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California Supreme Court rules thousands of sex offenders in the state are eligible for early parole


Oh, good

Photo by Allen J. Schaben/Los Angeles Times via Getty Images

The California Supreme ruled Monday that thousands of inmates convicted of nonviolent sex crimes are eligible for early release, the Associated Press reported.

The ruling was issued as the high court considered whether sex offenders should be excluded from Proposition 57, a voter-approved ballot measure passed in November 2016 aimed at reducing the state's prison population. The measure called for inmates sentenced for nonviolent felonies to be eligible for early parole consideration.

"The initiative's language provides no indication that the voters intended to allow the [Corrections] Department to create a wholesale exclusion from parole consideration based on an inmate's sex offense convictions when the inmate was convicted of a nonviolent felony," Chief Justice Tani Cantil-Sakauye wrote in the court's unanimous decision.

"[The ballot measure] is not ambiguous concerning its scope regarding offenders who were previously convicted of a registerable sex offense or who are currently convicted of a registerable sex offense that the Department has itself defined as nonviolent," the ruling continued.

Former California Democratic Gov. Jerry Brown, who sponsored the measure that would eventually go on to be approved by 64% of voters, has repeatedly argued that it was never meant to cover sex offenders. In line with Brown's thinking, the state Department of Corrections and Rehabilitation has prohibited the parole board from considering early release for sex offenders since the measure's implementation.

But on Monday, the state's high court ruled that the department was wrong for doing so given the plain language of the proposition.

Now up to 20,000 inmates imprisoned for sex crimes classified as nonviolent under California law — such as pimping, engaging in consensual sex with a minor, and possessing child pornography — will be eligible for early parole consideration, according to Sacramento attorney Janice Bellucci, who argued the case.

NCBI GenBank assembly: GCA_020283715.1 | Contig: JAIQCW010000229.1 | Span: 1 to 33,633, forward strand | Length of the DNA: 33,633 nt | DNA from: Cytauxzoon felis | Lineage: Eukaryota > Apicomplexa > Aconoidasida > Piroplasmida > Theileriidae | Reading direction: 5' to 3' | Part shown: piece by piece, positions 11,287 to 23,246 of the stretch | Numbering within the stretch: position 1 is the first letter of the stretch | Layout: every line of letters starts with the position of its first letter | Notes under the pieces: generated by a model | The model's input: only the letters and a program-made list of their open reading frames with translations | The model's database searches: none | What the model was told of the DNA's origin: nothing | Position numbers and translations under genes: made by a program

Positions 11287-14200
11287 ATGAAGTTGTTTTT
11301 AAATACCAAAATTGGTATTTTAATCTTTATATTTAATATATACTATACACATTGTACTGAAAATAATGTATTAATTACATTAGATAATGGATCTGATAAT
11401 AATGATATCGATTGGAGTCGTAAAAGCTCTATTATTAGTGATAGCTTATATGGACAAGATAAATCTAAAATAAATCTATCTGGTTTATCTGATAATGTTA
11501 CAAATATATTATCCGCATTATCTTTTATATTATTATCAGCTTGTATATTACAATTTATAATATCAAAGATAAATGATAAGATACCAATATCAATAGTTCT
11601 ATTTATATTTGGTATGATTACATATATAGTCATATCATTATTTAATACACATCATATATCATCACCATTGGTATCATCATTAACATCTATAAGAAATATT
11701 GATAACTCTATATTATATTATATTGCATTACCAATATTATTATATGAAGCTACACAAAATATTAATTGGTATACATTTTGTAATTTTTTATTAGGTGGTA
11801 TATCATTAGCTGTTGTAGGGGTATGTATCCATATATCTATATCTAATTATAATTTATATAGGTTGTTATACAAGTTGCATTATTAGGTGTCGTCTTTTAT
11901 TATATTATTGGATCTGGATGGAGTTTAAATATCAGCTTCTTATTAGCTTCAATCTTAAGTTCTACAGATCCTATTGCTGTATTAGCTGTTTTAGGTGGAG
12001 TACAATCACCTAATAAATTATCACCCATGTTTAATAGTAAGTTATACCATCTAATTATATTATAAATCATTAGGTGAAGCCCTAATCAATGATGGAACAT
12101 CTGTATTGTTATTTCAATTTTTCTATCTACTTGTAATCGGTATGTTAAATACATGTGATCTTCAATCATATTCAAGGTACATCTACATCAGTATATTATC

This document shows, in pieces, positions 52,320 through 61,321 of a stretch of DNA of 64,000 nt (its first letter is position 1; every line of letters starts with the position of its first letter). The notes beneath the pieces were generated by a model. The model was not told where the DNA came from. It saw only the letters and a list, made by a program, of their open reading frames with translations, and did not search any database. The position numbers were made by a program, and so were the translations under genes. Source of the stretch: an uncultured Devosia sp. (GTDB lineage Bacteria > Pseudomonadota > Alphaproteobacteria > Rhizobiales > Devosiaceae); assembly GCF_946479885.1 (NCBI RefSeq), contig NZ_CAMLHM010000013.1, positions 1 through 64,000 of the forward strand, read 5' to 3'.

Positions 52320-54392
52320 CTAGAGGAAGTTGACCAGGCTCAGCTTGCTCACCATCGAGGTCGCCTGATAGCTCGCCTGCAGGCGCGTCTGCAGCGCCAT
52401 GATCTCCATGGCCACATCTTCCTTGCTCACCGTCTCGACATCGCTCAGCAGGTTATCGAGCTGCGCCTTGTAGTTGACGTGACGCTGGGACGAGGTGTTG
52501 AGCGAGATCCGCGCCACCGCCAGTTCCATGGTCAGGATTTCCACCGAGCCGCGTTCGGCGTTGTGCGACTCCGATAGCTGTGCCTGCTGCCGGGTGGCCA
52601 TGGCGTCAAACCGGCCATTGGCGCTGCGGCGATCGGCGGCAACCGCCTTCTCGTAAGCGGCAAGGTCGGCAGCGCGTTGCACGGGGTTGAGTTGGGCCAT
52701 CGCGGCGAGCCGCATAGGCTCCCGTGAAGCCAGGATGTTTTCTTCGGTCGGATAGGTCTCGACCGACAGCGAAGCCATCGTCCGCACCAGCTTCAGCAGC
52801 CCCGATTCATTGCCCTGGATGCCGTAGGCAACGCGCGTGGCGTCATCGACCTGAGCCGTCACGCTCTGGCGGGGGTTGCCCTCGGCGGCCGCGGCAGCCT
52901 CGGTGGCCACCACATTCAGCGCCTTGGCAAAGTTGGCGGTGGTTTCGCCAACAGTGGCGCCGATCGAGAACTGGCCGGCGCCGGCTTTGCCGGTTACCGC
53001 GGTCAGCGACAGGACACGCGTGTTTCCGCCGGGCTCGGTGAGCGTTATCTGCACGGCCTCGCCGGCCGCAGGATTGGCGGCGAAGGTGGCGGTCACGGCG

The court, however, said the number of eligible inmates is actually much lower at 4,400. The majority of felons registered in the state's sex offender database were convicted of violent crimes, though Bellucci said the classification of violent and nonviolent crimes is subject to change upon corrections officials rewriting their regulations.

According to the San Francisco Chronicle, Bellucci insisted "society will be safe" by noting that there are stringent safeguards to make sure inmates granted parole don't go on committing more crimes. They are often monitored electronically 24 hours a day for years, sometimes even decades; they undergo counseling and rehabilitation programs; and they return to prison if they violate the terms of their parole.

Corrections Department spokeswoman Dana Simas also sought to ease concerns over the ruling, saying it "does not mean that sex offenders will automatically be released to the community," only that they can appear before the parole board.

"[The board] will assess their case factors individually, including whether they continue to propose a public safety risk," she added.

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